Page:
When defending a shoplifting case, the best approach is first carefully to review the specific facts of your individual case. Since shoplifting is a crime that requires the prosecutor to prove a specific intent to steal item(s) without paying for them, this is often the hardest part of the State’s case. While the intent may be inferred from the circumstances of the particular case, a skilled criminal defense lawyer can raise defenses to negate this essential element of the crime. Making an honest mistake, error, being absent-minded, distracted, or confused are all defenses to a shoplifting allegation as they would negate the element of intent.

For example, mistakenly forgetting to pay for an item left inside your shopping cart because you had your hands full with an infant would be an excellent defense to any shoplifting allegation. In other situations, statements made to loss prevention agents can be suppressed because the statute only authorizes these agents to ask you for your name and address. Often statements made to these agents are made under extreme duress, and defendants feel that they are under “arrest” and must cooperate, or they will be further detained. Sadly, our prospective clients fail to realize that the loss prevention agents intend to call the police to issue a citation for larceny as soon as you finish your written statement or confession.

Receiving a Misdemeanor Summons is an Arrest

The police have the option to either take you down to the police station for booking or issue you a misdemeanor summons and give you a court hearing date. Many clients feel that because the police did not “book them” and take them in a police car or even put them in hand cuffs, this means that it was not “an arrest.” This is not accurate. If you have received a misdemeanor summons for larceny in the 6th degree, it is considered an arrest, and it will go on your FBI arrest record. So just because the police just gave you a “ticket” at the store and let you go, this does not mean that you were not arrested and that this offense is not something that you should take seriously. Shoplifting or larceny in the 6th degree is a crime of moral turpitude. It can have significant effects on your reputation and employment, so it is important to hire an experienced Connecticut criminal defense attorney to defend these allegations zealously.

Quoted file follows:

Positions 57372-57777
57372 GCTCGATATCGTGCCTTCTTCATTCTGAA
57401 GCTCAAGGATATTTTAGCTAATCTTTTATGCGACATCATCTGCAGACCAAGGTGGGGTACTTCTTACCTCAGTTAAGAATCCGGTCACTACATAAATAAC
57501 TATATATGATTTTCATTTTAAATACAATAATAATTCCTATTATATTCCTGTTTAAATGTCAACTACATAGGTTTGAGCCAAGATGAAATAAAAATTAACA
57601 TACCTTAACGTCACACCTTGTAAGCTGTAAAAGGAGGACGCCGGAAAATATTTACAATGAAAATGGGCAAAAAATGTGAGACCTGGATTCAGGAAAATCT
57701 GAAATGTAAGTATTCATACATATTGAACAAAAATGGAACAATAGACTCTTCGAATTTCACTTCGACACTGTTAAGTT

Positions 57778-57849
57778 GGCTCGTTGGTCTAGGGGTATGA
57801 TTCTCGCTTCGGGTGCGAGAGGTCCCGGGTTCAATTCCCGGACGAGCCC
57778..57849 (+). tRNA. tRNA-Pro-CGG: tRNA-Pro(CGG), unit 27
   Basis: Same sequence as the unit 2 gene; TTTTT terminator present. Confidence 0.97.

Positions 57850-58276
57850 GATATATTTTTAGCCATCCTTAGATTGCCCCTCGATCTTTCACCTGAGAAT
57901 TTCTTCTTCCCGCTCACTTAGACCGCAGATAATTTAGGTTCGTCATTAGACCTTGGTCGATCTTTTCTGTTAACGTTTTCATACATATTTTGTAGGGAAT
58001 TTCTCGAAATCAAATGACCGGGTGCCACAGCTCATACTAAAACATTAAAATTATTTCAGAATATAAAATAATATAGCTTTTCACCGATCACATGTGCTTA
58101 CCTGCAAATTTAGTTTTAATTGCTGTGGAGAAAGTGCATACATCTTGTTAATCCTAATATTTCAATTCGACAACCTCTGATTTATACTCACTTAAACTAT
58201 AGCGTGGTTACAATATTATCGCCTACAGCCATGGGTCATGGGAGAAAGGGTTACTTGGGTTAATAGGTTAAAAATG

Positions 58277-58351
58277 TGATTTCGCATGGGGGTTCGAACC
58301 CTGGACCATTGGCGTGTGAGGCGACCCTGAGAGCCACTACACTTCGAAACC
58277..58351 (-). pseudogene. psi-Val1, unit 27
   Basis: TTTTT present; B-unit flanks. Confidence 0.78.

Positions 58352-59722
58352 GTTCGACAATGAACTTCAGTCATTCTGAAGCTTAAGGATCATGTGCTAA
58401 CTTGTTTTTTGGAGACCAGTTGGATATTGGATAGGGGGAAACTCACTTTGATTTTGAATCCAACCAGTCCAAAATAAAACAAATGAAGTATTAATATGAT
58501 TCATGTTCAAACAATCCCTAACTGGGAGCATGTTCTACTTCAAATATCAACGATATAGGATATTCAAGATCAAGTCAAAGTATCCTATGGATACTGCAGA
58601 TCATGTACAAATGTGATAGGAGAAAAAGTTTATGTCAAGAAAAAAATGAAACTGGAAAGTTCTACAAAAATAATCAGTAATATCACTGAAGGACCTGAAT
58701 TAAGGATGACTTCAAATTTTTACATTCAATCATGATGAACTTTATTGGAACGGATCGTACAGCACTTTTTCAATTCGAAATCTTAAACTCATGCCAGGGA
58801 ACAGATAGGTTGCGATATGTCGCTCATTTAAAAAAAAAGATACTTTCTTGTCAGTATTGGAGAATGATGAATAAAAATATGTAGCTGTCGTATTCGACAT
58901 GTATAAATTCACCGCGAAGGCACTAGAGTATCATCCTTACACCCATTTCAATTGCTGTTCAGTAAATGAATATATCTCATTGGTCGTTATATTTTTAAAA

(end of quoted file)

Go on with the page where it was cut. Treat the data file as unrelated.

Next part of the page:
For first offenders, shoplifting or larceny in the 6th degree is a class C misdemeanor which upon a guilty plea or a conviction after trial could face up to 90 days in jail and a fine of $500. Any offender who has a prior record with two previous convictions for larceny in Connecticut or any other state could face a sentencing enhancement under Connecticut General Statutes § 53a-40(e). If you have prior convictions for larceny the offense could be charged as a Class D felony as a persistent larceny offender, which exposes you to up to 5 years in jail.

Shoplifting Defense Lawyer Allan F. Friedman

While the offense of shoplifting is considered a minor criminal offense and may seem trivial, a “guilty” plea to larceny in the 6th degree will have severe consequences in the future. Anyone who has been charged under Connecticut General Statutes § 53a-125b is advised to consult with an experienced criminal defense attorney. An attorney can evaluate your case, the allegations against you and advise you concerning the best defense strategy and course of action to obtain the most favorable result. We work on a flat fee basis, and our rates are very reasonable. Please contact Attorney Friedman at (203) 357-5555 to schedule your free initial consultation and case evaluation – we are available 24/7 - 365 days a year. Or you can contact us online for a prompt response.